Participatory action research can be a research methodology that seeks to offer relational processes that develop high touch research relationships, create co-empowerment, while fostering resiliency and strength, within the HIV community. The Calgary HIV Social Society (CHSS) in Calgary, Alberta, Canada co-developed with peer-researchers at Mount Royal University, a progressive form of action-oriented research that allowed the HIV community to develop and provide social gatherings to reduce the impact of stigma and isolation. The research project was developed with the community of people living with HIV to reduce the impact of isolation and stigma. The focus of the research was to better understand how social gatherings could improve the quality of life for those living with HIV. The action-oriented methodology allowed for HIV peer-researchers to bring their expertise on what was needed to reduce stigma and isolation. The HIV social support community created participatory action research processes that successfully contributed to building an inclusive, community for people living with HIV. This paper will share the themes that acknowledge the significant impact that a HIV high touch relationship research community can have for those, who face the barriers of isolation and stigma by increasing community connection, reducing financial constraints that limit participation, while increasing mental health wellness.
participatory action research, social gatherings, co-empowerment, HIV, stigma, isolation, high touch research relationships
Dr. Patricia Miller is a contract instructor in the Department of Child Studies and Social Work at Mount Royal University and a community-based researcher. She is dually registered as a clinical Social Worker and Psychologist. Her second PhD. research focus is on the role of self-determination in the healing of trauma across the lifespan. Dr. Patricia Miller is a collaborative academic researcher that worked with CHSS peer researchers on this participatory action research project. Correspondence regarding this article can be addressed directly to: email@example.com.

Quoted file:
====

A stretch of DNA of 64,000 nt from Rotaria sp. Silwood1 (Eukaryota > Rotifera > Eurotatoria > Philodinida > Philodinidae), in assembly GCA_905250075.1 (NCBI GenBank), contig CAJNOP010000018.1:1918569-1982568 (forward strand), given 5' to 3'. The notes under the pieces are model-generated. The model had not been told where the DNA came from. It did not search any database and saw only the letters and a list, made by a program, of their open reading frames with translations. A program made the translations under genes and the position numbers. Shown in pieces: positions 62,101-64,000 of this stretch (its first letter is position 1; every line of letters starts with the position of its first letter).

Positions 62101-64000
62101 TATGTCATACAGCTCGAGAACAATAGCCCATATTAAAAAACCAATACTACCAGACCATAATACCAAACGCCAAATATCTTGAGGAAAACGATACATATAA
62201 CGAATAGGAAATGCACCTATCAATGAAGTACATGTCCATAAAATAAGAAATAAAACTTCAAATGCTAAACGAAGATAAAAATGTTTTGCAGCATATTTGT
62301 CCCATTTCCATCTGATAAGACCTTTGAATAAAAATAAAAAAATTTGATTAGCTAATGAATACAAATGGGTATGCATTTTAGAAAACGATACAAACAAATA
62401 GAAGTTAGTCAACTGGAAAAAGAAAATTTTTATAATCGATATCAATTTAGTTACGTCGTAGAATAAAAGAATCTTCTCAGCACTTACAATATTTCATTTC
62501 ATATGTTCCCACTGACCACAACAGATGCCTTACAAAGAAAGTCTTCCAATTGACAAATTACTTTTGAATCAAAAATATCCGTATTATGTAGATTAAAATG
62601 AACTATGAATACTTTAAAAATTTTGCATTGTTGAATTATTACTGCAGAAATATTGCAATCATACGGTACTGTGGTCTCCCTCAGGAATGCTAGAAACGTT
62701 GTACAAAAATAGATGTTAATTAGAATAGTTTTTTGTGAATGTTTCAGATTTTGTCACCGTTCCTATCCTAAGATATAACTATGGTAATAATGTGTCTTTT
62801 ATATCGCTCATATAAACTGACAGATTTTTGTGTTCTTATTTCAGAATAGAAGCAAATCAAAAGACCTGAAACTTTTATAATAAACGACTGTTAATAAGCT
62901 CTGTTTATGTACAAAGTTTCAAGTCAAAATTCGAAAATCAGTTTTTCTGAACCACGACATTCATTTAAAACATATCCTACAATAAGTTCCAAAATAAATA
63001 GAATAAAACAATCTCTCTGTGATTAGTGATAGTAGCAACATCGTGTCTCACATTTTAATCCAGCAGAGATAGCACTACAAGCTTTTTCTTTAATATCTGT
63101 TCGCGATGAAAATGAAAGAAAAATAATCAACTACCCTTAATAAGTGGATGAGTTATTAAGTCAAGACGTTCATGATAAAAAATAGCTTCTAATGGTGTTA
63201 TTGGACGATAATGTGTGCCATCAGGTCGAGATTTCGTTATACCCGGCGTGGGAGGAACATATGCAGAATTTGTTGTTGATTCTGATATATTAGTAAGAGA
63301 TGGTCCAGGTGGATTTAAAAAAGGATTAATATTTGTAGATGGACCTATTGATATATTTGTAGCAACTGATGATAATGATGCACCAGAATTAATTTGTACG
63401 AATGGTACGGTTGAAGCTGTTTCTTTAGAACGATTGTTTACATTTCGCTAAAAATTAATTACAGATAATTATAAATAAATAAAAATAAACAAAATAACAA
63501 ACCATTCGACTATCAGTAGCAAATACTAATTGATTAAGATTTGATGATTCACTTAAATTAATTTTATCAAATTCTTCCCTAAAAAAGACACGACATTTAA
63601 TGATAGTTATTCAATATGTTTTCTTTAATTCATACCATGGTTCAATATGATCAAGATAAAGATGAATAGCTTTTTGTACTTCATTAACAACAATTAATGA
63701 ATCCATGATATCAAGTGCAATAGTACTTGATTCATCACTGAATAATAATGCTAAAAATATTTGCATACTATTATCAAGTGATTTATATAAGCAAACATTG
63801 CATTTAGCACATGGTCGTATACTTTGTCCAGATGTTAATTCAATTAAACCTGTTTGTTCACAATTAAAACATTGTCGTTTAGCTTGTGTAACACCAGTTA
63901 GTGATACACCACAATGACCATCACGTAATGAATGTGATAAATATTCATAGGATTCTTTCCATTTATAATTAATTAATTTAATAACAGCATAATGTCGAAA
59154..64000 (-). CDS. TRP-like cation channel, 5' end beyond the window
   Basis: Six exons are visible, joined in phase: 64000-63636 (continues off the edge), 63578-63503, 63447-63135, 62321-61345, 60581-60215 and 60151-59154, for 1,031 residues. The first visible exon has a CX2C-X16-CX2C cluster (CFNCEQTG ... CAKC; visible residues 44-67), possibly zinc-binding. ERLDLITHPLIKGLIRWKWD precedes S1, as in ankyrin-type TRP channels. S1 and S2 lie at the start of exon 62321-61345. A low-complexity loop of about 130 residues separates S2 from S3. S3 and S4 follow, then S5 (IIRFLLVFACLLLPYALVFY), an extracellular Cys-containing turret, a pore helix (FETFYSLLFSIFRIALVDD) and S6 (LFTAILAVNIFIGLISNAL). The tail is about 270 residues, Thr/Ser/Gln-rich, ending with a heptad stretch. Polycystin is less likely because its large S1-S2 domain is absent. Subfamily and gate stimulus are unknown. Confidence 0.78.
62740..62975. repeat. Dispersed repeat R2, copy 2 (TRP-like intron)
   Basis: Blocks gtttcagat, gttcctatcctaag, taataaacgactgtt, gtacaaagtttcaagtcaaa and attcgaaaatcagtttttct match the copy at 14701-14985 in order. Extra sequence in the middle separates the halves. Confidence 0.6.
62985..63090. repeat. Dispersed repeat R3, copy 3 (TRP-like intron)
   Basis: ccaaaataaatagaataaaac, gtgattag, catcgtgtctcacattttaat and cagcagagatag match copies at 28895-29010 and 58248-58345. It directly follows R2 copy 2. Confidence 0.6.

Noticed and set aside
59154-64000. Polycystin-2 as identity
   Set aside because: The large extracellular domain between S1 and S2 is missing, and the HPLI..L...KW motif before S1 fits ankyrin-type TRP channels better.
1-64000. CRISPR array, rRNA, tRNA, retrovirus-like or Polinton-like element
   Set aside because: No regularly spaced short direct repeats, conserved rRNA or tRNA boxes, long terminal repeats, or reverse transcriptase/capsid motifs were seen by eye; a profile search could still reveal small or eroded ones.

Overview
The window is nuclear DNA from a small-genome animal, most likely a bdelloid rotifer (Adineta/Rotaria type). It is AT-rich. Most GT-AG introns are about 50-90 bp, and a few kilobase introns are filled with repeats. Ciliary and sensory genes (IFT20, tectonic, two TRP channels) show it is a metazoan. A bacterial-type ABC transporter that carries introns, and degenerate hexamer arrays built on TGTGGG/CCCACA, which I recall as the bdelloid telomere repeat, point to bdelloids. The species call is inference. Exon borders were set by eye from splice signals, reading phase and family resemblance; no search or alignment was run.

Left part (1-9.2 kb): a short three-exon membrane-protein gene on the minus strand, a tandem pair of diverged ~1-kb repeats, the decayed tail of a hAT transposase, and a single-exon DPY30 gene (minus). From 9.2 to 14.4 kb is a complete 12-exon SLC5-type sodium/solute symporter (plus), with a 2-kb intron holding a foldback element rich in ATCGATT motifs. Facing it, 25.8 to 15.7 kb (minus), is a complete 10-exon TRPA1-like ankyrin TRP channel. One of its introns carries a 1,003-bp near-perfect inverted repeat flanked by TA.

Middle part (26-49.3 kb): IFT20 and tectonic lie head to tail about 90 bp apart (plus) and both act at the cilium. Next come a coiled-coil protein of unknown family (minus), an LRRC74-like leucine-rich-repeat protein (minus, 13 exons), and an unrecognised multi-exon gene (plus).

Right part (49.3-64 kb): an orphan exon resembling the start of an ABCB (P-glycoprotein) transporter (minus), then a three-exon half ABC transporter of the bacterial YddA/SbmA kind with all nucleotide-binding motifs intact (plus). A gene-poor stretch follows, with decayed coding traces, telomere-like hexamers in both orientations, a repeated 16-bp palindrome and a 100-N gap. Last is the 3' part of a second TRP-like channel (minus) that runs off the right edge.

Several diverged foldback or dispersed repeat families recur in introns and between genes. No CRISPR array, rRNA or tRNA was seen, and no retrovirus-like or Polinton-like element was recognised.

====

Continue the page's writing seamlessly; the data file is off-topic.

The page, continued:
Dr. Brent Oliver is an Associate Professor in the Department of Child Studies and Social Work at Mount Royal University and a community-based researcher. He has worked with community and academic collaborators in Calgary on a wide variety of research projects focused on HIV and Stigma, HIV supportive housing and clinician training. Correspondence regarding this article can also be addressed directly to: firstname.lastname@example.org.
Ken LaPointe is a peer researcher and president of CHSS. He was diagnosed 32 years ago in 1988, the same year as the Calgary Winter Olympics! He became seropositive likely between 1984-1986 during a time of great fear and ignorance. Without medication to combat HIV directly, it was a time of great peril. He was one of the few survivors of the 1980’s to see the advent of the first medications released in 1989, AZT. Later, drug cocktails normalized the disease to a non-life, threatening condition. Medical advances were far faster to advance than the harmful social conditions of stigma that still largely remain today. He became President of the Society after its incorporation in 2019 to find a grass roots approach to provide much needed social service and fellowship for marginalized people living with HIV in Calgary. It has been our theme to create, in a sense, a “new family” of choice. He is current president of CHSS and in his organizational capacity, he has hosted AGM’s, board meetings, assisted with society banking set-up, the first focus group moderator, created society logo and graphics and fully participated in all social gatherings. Correspondence regarding this article can also be addressed directly to: email@example.com.